The word “spaciousness” came up a lot this past week in my work with my coaching clients. There seemed to be an almost collective noticing (and that’s what coaching sessions can be great for, noticing!) that maybe some of us hadn’t quite taken the time or space to “just be.”
In my last post, I focused on the importance of processing and integrating the changes in our lives — in not being in such a hurry to move forward. When we force movement without “digesting” what’s happened for us (and within us), we often find that our lives lack both satisfaction and meaning.
In order to process change, we need to create space. When there’s been a lot of change, we will probably, at some point, find ourselves needing more space in which to process it.
Part of this means paying attention to inner signals that point us to the need for some spaciousness in our lives.
For me, this past weekend, that meant noticing that I was falling prey to the “use every spare moment to get stuff done” mentality that creeps up on me sometimes. It usually happens when I’ve been busy and my body has adjusted to the adrenaline shifts that come with “busy-ness.” When we have a lot to do, adrenaline will at some point kick in to help us get it done. Adrenaline is the “fight-or-flight” hormone, and it gives us energy.
But we need to recover from these surges of adrenaline. And part of that recovery is pausing long enough (and giving ourselves permission to pause!) in order for our nervous systems to come back into the “safe and social” zone, where we feel alert, calm, and open to supportive interaction with others (in other words, we’re no longer in “fight/flight”).
These pauses create spaciousness for us, and often signal us to move toward more spaciousness. I’ve been repeatedly amazed at how a “problem” can look and feel completely different to me when I’m approaching it from a more spacious place, a more regulated-nervous-system place.
For example, when I finish up my coaching work for the day, I usually feel the need to shift my energy, to let go of any energy I’ve picked up from my clients, and it’s helpful to do this by moving my body. I often go out for a walk at this point, during which I listen to music (right now it’s Tori Amos’s beautiful Ocean to Ocean).
It is very tempting sometimes to not attempt this walk. Even though it’s exactly what I need to create a spacious shift in my day, my mind will go, “You’re too tired, it won’t make a difference, it’s easier to just stay in.”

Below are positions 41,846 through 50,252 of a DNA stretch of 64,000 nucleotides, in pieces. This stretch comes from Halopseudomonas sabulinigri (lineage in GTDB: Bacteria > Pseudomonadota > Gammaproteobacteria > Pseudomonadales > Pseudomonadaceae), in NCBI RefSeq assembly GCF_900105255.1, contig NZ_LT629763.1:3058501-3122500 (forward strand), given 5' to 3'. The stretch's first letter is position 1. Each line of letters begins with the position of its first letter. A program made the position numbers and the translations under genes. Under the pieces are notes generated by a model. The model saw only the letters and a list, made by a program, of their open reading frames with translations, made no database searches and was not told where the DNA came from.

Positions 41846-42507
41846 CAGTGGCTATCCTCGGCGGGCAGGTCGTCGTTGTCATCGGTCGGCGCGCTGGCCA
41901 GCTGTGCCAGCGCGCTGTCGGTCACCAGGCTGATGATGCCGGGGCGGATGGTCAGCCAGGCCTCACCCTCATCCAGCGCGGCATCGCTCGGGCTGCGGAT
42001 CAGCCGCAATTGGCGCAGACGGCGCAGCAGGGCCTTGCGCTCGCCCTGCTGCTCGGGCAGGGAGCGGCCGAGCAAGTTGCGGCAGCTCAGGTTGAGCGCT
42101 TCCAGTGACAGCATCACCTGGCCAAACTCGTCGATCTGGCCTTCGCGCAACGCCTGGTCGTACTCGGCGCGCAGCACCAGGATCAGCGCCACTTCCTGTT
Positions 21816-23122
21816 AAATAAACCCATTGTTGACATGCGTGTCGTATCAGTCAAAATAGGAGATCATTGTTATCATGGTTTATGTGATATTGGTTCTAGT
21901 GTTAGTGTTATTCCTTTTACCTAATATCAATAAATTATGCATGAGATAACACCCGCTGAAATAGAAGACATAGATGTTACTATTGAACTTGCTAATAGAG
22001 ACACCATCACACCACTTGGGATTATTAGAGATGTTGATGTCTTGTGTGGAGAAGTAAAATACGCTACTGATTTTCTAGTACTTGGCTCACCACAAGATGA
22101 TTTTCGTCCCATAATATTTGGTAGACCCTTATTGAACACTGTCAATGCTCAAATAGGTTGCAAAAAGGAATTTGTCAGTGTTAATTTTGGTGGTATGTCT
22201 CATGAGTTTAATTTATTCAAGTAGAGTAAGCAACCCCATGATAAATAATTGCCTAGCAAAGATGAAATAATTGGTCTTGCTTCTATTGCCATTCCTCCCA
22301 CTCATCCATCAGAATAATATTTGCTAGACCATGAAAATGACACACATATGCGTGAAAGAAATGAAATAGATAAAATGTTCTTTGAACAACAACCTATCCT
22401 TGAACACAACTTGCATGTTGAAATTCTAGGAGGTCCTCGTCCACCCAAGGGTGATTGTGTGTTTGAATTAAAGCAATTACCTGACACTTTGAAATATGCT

Now, there may be some days where my mind has a point. Maybe I’ve gotten poor sleep and I’m physically tired and taking a walk feels more like pushing than stretching. What’s important to lean into here is care for my whole being. What, I ask myself at this point, would feel most supportive to my whole self?
Something I’ve found over many years of trial and error is that when I care for the parts of me that are the most sensitive, the most vulnerable (however that may look), I am laying the foundation for caring for my whole being in the best possible way. If I trample over the parts of me that are sensitive and vulnerable, my whole self pays for it later on.
On most days, that spacious, energy-shifting walk is caring for my whole being. In fact, as I walk, I can feel the different parts of me with their different needs making themselves known, and the walk opens up the space for them to be heard and acknowledged.
And from this space, the “right next step” often reveals itself. And it’s always just one thing. Make the call. Send the email. Lie down. Make dinner. When we lack spaciousness in our lives, “to-do’s” tend to pile up until we feel like we can’t crawl our way out from under them. When we bring in some spaciousness, we often recognize that very little of that needs to be done right now. And that right now, nothing is wrong. Everything is okay in this moment.
And that is quite regulating to our nervous systems, the knowledge that in this particular moment, nothing is wrong.
There are so many ways to create spaciousness in our daily lives. There are small ways: staring out the window for a while; watching the deep, steady breathing of a cat or dog; lighting a candle; making some tea; stretching out on the floor and staring at the ceiling; clearing a small space of clutter.
There are bigger ways: going for a drive; taking half a day off; visiting a friend; roaming around an area that is new to you. You can probably think of dozens of others.
What’s important is to remind ourselves that we need this spaciousness in our lives. That if we feel like we’re up against a wall, like we don’t have any options or all the options are unworkable ones, very likely it’s because we haven’t created the space for our energy (and therefore, our emotions) to shift.
What helps you create spaciousness in your life? How do you remind yourself that you need it? I’d love to hear from you.
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Above photos by Rafa G. Bonilla and Hide Obara, respectively, on Unsplash